In the first half of the 20th century, the curling world came to associate Winnipeg, and increasingly the prairie west, with highly skilled curlers who favoured a hitting style. In the winter of 1922–23 a large group of curlers from Scotland visited cities in Canada and the United States, and they left a record of their tour. They acknowledged that they could not compete with the top Winnipeg shotmakers, whose “splendid running and rolling game” seemed boring but was mercilessly efficient. They noted that a hitting style of play prevailed in Minnesota, but not in the rest of the United States. The superiority of Winnipeg teams was confirmed when an annual national men’s curling championship, the Brier, was established in 1927. Between 1927 and 1952 the Brier was held 23 times (it was cancelled in 1943, 1944, and 1945), and 12 of the winning teams, skipped by 8 different men, came from Winnipeg. Most of the Winnipeg championship teams excelled at hitting.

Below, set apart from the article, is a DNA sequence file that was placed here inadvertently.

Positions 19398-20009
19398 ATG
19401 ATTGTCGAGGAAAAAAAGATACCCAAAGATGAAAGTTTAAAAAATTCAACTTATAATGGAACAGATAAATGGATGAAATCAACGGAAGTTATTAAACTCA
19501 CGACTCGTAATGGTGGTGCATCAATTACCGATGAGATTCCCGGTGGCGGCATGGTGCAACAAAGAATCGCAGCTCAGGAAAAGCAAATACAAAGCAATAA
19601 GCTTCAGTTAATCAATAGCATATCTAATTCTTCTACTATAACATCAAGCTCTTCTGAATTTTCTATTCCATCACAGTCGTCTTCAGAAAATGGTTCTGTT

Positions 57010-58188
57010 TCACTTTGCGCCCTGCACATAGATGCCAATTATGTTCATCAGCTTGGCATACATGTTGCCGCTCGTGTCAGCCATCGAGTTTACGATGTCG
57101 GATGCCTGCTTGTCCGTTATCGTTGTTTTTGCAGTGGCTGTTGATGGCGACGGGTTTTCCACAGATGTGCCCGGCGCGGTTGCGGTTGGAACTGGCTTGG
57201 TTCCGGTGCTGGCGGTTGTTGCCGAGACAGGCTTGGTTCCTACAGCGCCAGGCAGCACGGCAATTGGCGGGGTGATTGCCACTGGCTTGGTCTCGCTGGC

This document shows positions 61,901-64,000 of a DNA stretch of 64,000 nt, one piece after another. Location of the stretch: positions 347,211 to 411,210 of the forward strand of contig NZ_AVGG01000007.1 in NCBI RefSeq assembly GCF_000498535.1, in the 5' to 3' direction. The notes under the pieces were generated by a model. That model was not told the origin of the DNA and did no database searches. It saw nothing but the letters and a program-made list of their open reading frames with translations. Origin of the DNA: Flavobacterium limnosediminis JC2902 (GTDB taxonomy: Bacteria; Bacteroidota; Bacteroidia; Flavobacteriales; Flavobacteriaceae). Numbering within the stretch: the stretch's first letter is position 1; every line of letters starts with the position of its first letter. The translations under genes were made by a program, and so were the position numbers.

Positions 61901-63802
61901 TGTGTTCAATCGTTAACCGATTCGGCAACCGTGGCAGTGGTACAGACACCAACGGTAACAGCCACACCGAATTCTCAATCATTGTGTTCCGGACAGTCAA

The sliding delivery that Dunbar had pioneered was refined and developed by Winnipeggers such as Frank Cassidy in the 1900s and 1910s, Gordon Hudson in the 1910s and 1920s, and the brothers James Kenneth (Ken) and Grant G. Watson in the 1920s, 1930s, and 1940s. Through his newspaper columns, his books, and especially his remarkable performances on the ice, Ken Watson taught the sliding delivery to the world. By the 1960s almost every accomplished curler, now aided by artificial ice and slippery-soled shoes, was using the slide. Watson acknowledged the debt owed to Dunbar by all competitive curlers.
Robert Henry Dunbar died at his home of an illness that lasted almost a year. The Nova Scotian–Manitoban–Minnesotan was one of the few athletes who not only excelled at a sport but also changed it forever.